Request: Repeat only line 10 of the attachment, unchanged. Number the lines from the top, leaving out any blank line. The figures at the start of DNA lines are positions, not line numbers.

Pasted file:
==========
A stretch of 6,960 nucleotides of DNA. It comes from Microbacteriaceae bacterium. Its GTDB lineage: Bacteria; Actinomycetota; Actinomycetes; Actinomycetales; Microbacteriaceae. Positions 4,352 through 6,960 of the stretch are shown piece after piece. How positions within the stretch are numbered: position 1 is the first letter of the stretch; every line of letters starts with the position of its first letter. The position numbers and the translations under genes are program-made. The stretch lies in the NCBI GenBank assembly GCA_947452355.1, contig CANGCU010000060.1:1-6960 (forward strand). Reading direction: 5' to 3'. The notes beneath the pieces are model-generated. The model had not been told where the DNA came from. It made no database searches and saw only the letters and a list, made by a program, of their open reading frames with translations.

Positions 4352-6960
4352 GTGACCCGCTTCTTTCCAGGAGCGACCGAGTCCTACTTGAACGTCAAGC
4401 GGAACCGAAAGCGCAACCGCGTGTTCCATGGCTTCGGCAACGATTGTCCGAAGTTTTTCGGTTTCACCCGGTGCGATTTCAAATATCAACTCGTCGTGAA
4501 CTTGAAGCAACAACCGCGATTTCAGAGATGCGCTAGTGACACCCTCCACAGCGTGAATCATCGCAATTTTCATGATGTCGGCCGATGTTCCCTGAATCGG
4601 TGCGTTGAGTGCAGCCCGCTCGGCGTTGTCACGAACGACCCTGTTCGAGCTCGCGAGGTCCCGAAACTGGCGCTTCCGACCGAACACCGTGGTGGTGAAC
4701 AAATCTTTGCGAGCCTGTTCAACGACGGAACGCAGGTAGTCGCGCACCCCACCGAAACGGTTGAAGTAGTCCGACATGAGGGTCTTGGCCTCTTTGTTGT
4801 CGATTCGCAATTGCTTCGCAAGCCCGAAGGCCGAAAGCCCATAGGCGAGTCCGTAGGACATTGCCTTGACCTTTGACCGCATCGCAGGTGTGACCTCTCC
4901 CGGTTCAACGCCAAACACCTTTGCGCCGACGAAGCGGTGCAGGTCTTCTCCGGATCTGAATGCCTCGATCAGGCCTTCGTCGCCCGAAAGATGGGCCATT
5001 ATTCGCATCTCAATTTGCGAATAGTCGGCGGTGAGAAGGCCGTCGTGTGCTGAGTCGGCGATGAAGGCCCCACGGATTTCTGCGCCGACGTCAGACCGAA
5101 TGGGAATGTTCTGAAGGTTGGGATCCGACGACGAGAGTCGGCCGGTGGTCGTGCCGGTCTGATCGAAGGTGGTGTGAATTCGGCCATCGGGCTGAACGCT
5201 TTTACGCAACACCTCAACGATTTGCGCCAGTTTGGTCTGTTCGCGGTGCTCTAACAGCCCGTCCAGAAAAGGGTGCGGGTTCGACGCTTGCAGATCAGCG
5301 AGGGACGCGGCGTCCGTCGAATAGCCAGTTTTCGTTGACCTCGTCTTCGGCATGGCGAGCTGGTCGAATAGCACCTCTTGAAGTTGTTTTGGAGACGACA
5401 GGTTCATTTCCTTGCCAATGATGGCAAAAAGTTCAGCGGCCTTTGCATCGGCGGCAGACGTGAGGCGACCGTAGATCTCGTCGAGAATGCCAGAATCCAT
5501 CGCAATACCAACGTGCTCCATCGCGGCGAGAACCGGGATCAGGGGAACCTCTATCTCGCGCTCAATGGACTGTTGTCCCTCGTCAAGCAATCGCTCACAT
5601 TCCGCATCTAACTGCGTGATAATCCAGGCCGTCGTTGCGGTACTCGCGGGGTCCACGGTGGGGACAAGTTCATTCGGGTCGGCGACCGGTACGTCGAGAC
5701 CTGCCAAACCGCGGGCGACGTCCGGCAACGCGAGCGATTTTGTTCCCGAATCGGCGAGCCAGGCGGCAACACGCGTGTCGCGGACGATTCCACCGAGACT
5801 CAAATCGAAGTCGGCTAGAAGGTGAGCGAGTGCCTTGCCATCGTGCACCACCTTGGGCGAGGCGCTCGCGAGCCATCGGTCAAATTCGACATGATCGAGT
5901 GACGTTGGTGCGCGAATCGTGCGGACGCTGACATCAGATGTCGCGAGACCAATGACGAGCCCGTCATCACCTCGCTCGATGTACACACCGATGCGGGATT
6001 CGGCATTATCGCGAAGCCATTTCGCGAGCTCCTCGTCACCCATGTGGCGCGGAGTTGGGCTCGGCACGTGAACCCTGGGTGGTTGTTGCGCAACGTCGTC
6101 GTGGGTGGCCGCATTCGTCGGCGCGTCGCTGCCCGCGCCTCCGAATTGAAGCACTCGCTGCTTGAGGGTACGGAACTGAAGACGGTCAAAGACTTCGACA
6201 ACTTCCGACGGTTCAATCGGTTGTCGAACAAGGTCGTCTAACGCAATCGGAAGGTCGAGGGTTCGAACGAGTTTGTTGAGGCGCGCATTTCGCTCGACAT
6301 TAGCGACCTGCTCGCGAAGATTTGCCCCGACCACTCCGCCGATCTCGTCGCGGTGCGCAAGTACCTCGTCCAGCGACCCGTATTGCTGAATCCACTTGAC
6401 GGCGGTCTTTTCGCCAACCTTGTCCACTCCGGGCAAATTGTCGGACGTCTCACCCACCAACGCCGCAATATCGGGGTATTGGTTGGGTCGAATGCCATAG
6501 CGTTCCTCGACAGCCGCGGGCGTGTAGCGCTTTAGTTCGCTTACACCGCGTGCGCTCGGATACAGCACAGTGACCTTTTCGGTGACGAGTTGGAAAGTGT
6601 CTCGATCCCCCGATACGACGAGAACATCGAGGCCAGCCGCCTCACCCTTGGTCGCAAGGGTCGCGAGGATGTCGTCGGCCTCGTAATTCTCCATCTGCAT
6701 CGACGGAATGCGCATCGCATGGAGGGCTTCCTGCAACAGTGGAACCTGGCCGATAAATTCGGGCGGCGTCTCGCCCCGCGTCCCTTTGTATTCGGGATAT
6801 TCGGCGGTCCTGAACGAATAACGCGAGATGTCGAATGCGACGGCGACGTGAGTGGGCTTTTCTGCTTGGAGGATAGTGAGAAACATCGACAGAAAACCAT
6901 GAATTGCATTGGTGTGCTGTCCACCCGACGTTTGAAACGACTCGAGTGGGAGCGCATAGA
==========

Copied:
5001 ATTCGCATCTCAATTTGCGAATAGTCGGCGGTGAGAAGGCCGTCGTGTGCTGAGTCGGCGATGAAGGCCCCACGGATTTCTGCGCCGACGTCAGACCGAA